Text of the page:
This post is about four villages in southern Tuscany placed along the same super panoramic road: Montemassi, Roccatederighi, Sassofortino and Roccastrada. An easy itinerary that will let you enjoy the medieval atmosphere and stunning views.
Montemassi is the first you meet, if you’re coming from north. This is a tiny lovely village I’ve visited during the “alive paintings” exibition.
The partly ruined old castle located on the top of the hill gives this village an unique charm.
Just a 15 minute drive and you’ll reach Roccatederighi. Its name comes from the Tererigi family that was the owner of the village during middle ages (lucky them!). Rocca means fortress, but it’s also an ancient word referring to roccia, rock. You can easily notice that Rocche villages are all built of stone taken from the rocks their hills are made of.
Just 4 chilometres more and you’ll reach Sassofortino. Sasso= stone. Forte= fort. Sassofortino means “little Sassoforte”. Sassoforte castle was located on the very top of the hill. Just as my home village Montiano the castle and the village that surrounded it were destroyed during late middle ages battles (only few ruins are left) and people has moved to a nearby place. The new village was smaller that the old one, so they called it “little Sassoforte”.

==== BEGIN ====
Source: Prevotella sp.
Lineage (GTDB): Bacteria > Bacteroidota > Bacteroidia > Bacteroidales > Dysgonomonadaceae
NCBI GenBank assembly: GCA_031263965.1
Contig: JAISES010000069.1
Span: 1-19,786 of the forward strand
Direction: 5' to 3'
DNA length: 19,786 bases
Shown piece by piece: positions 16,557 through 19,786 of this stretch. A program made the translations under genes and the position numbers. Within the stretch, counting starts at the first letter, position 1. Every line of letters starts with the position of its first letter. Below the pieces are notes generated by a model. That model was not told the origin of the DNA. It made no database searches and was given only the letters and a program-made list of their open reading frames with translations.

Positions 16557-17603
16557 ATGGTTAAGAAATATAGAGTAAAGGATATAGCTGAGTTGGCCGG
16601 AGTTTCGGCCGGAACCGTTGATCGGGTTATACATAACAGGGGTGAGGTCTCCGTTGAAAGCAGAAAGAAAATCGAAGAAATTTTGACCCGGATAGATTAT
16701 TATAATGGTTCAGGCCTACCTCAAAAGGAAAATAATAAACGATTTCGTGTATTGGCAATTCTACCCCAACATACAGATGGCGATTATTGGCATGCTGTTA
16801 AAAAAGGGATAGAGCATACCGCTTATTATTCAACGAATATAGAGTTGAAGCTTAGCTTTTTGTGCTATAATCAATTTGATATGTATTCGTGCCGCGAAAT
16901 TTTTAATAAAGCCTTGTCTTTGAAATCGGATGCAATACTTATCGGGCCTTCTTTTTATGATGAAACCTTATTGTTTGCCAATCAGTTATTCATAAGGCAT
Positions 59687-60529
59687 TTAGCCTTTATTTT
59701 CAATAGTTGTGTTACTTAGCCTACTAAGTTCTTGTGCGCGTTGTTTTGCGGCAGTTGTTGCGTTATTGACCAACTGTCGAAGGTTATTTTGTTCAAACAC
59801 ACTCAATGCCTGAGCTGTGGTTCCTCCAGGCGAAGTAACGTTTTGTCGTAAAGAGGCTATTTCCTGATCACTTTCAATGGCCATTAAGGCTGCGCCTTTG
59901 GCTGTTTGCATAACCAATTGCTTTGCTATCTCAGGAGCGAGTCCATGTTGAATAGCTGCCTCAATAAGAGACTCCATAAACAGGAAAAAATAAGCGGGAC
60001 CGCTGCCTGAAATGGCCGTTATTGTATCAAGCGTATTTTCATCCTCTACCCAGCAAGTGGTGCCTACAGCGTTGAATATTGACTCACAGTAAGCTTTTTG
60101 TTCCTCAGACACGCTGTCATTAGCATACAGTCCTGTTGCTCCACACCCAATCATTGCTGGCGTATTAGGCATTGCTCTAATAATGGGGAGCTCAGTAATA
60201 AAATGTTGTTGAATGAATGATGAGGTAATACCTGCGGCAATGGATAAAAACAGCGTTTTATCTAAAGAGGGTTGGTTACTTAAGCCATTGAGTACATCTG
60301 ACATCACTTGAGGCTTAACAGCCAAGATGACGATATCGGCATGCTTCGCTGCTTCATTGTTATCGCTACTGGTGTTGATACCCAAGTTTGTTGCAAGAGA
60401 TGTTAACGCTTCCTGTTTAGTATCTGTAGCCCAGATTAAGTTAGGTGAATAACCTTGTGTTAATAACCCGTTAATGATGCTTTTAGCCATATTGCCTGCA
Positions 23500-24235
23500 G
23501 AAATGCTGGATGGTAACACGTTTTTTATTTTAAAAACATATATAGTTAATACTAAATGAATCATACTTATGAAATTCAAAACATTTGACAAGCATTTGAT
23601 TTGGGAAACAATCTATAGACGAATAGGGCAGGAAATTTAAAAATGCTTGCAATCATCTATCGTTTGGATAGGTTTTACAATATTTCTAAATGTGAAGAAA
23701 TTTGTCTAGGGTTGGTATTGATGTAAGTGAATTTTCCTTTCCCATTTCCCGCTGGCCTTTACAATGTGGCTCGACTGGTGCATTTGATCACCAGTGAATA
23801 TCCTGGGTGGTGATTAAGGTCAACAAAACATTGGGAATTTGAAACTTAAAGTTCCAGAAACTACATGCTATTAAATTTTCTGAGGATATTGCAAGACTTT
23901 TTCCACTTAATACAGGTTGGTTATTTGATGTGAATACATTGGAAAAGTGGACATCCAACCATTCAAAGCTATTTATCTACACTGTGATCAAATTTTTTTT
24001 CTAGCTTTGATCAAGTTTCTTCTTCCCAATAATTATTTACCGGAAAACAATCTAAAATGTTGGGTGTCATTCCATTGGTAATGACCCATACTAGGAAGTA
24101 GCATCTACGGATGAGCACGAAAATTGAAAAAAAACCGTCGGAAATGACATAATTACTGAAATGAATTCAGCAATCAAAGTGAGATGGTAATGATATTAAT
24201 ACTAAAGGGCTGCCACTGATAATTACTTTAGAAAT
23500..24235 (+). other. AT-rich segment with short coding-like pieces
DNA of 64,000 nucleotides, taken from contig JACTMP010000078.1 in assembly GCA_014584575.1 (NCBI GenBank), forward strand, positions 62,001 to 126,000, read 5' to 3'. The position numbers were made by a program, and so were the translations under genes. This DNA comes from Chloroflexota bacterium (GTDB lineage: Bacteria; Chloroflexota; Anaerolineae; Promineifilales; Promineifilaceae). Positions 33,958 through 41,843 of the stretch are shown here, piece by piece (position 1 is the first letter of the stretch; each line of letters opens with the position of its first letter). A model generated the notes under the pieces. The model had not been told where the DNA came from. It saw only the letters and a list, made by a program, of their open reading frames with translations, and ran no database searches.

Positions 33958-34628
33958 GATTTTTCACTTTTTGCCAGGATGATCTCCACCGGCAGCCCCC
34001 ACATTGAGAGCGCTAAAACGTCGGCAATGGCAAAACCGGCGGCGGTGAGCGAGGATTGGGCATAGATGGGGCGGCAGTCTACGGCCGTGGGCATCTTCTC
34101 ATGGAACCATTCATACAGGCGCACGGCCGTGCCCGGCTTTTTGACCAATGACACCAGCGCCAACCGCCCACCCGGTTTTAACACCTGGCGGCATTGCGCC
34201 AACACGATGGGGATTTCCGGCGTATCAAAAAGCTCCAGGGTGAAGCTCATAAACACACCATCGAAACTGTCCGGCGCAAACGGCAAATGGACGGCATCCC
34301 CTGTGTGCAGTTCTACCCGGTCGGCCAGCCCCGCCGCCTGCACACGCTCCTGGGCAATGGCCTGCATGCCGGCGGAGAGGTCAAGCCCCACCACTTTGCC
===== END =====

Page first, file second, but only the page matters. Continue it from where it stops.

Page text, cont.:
The last one is Roccastrada, 8 chilometres from Sassofortino. Rocca= rock. Strada= street. It is the biggest of the Rocche villages. It’s actually a little town, so the town hall it’s here. The clock tower stands on the roofs of the houses made of stone, sourrounded by rock spurs. There is also a 19th century theatre here, called Teatro dei Concordi.
This is the last stop of the Rocche itinerary. It only takes 30 minutes to go from Montemassi to Roccastrada and vice versa. This could be an half-day trip, but I’m pretty sure you will spend more time driving slowly from a village to the next one, enjoying every stop and the curvy road between each stop!